Friday, 2 November 2012

Richard Hamilton: the Late Works – National Gallery, London

To enter the world of Richard Hamilton’s late works is to enter a self-contained closed world of reflections and mirrored fragments. Endlessly self-referential, works reappear in other works, which themselves refer back to yet other works. To view them is to participate in a post-modern game through art history. And it is a thoroughly enjoyable game to play.

The first works we see are paintings where the National Gallery’s Sainsbury Wing has been transformed into a vast cathedral, sparsely populated by female nudes and tiny reproductions of earlier Hamilton works. These two paintings (The Saensbury Wing (1999-2000) and Charity), like many in the exhibition, reference a painting in the National’s collection, Pieter Saenredam’s The Interior of the Grote Kerk at Haarlem (1636-37). And with these paintings we are introduced to all of the main themes of the exhibition: interiors, paintings in the National Gallery, the female nude and other works of Richard Hamilton.

In Lobby (1985-87) a hotel lobby is painted with unwavering verisimilitude, the planes within fragmented by carefully rendered mirrored surfaces. It is a meticulously measured photo-realistic painting. The only ‘painterly’ marks are to be found on the flowers in the foreground and the painted paintings reflected in the two large mirrored columns. Lobby reappears in a later work, Hotel du Rhone (2005), where it hangs prominently on a wall in a digitally rendered collage of a hotel room being hoovered by a naked chambermaid. The contents and layout of the room bring to mind Hamilton’s most celebrated image, probably the most famous collage in art history, Just what is it that makes today's homes so different, so appealing? (1956).

Other than Lobby and The Saensbury Wing not many of these works could be described simply as paintings, although Hamilton did refer to them as such. They are mostly digital mash-ups incorporating elements of painting, collage and photography and finally printed onto canvas.

Hamilton’s nudes are always beautiful young women and it is in two more of these nudes that we find the final preoccupation of this exhibition, and a major preoccupation of Hamilton’s career. Descending Nude (2006) shows the same woman four times, three times reflected in a mirror walking down a flight of stairs, and the fourth facing the mirror. In The Passage of the Bride (1998-99) the female nude is reflected in the glass of a section of Marcel Duchamp’s The Bride Stripped Bare by Her Bachelors, Even (1915-23), otherwise known as The Large Glass, which is seen hanging on the wall of another domestic interior. In the nineteen sixties Hamilton played an important role in the rehabilitation of Duchamp’s reputation in the art world, not least by remaking many of Duchamp’s works and bringing them to a new and wider audience. Duchamp blessed this project, even going so far, in typically Duchampian manner, as to sign Hamilton’s versions of his work. Another Duchampian aspect to Hamilton’s work is the delight he takes in replicating his own work on a smaller scale, as in Duchamp’s Box in a Valise (1935-41).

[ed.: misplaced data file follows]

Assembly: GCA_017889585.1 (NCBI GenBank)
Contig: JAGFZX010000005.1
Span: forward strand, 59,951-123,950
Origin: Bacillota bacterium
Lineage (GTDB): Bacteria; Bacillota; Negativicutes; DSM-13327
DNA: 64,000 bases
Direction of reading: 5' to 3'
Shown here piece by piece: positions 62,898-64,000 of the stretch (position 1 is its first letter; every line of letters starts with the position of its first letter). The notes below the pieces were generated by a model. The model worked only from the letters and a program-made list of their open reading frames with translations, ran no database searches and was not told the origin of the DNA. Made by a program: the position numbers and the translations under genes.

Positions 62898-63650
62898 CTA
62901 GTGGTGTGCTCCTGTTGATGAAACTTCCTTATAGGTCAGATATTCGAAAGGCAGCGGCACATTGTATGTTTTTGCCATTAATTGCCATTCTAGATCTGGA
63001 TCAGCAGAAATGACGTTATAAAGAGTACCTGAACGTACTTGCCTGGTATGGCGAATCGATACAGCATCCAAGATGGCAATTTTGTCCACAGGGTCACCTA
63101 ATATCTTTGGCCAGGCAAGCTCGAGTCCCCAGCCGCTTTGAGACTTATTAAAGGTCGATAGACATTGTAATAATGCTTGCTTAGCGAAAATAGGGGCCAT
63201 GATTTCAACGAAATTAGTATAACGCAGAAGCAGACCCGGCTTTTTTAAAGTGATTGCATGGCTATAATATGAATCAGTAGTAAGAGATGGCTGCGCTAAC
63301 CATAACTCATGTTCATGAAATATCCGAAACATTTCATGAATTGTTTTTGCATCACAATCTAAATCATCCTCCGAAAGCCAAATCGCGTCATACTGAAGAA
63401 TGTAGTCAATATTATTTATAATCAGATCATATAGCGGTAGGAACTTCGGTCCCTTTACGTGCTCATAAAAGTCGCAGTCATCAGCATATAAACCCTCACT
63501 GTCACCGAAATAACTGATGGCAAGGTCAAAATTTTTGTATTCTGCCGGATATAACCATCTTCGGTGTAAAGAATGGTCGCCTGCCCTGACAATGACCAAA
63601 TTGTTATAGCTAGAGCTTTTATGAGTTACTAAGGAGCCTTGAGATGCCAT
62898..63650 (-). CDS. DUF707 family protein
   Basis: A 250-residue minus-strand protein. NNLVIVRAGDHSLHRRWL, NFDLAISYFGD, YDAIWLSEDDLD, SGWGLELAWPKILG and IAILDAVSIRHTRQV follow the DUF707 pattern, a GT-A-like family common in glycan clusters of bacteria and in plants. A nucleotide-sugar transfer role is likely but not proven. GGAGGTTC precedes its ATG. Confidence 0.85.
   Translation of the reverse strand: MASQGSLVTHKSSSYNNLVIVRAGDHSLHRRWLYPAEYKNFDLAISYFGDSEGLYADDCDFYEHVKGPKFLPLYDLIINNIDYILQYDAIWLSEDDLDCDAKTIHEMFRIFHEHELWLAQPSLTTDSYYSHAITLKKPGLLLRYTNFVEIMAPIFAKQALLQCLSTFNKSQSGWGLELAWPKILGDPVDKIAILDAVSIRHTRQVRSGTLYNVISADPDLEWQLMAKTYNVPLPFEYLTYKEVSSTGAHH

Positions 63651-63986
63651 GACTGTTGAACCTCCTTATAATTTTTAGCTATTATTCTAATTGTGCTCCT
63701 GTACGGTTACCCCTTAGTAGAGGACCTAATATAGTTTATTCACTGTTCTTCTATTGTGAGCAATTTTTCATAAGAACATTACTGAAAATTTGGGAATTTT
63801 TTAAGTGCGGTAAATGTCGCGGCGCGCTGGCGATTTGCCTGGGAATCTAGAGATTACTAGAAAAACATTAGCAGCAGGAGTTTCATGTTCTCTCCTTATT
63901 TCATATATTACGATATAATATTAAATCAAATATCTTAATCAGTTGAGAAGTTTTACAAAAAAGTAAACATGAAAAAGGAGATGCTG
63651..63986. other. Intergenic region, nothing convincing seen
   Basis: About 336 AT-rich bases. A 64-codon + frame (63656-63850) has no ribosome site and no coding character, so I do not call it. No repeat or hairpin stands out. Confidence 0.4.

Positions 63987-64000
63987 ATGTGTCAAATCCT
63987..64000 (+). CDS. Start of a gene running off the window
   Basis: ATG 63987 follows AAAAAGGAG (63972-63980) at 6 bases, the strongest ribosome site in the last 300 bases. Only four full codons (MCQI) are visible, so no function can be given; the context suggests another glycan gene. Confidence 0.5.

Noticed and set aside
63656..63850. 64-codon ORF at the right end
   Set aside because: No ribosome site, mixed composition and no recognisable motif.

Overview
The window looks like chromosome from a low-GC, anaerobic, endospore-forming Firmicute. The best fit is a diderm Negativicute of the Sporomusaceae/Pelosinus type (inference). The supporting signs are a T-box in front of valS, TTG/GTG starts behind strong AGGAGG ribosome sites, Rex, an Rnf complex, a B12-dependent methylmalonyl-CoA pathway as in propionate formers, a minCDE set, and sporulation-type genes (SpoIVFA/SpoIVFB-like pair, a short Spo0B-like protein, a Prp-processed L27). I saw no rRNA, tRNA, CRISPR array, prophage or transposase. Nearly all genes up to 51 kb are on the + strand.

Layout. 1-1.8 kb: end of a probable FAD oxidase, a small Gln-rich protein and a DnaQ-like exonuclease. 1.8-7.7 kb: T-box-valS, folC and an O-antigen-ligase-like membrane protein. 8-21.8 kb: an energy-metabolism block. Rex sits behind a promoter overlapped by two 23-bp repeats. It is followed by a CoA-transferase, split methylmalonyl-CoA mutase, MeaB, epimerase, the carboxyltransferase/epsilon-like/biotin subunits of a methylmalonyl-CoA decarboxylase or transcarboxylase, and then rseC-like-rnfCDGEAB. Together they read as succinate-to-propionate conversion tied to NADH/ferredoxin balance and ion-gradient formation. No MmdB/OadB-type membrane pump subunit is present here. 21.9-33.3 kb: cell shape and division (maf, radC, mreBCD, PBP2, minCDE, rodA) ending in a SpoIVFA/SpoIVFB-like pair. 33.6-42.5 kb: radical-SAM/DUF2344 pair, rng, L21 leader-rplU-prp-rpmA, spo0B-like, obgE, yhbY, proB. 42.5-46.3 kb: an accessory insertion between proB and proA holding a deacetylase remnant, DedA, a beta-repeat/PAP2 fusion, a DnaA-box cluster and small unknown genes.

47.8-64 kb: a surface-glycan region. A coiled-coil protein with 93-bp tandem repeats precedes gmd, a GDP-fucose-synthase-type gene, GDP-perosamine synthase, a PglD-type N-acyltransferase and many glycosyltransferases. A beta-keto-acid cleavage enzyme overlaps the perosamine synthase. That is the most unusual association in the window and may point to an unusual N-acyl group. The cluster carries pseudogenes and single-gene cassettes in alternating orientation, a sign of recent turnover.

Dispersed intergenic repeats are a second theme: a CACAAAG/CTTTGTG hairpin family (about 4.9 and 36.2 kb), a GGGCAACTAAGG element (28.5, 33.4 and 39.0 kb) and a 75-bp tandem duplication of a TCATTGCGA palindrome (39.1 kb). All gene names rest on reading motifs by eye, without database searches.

The clumsiest aspect of Hamilton’s work on show here are the titles, bad puns and unsubtle allusions, as if he hasn’t got the confidence in his audiences ability to ‘get’ the references. And one or two of the works are considerably weaker than others. I wasn’t entirely convinced by The passage of the angel to the virgin (2007), Hamilton’s updating of a Renaissance favourite, the Annunciation, for example. But these are minor quibbles. The exhibition is worth a visit alone for the opportunity to view Hamilton’s last work, Le Chef – d’oeuvre inconnu – a painting in three parts (2011 – printed 2012), which will probably pass into Hamilton legend as his last, great, unfinished, masterpiece.

Hamilton was working on Le Chef… for the final eighteen months of his life and he described it, according to this exhibitions catalogue, as his Etant Donnes. This is a slight exaggeration. Duchamp worked on his final piece in secret for twenty years when everyone thought he had given up art, releasing it only after his death as a way of upsetting Duchampian scholars from being able to sum up his life’s work into a neat little Duchampian shaped compartment. Hamilton’s final work doesn’t really deviate from the well-trodden Hamilton path. It is a nude, a particularly beautiful one. It references, and indeed collages, a number of old masters. And it is a digital mash-up of photography, painting, and collage. Based on a short story by Balzac, Le Chef… tells of a young painter trying to paint the perfect nude, produce the epitome of beauty and desire, but when he shows his work to a couple of other painter friends all they see is a mess of paint except for one beautifully rendered foot.

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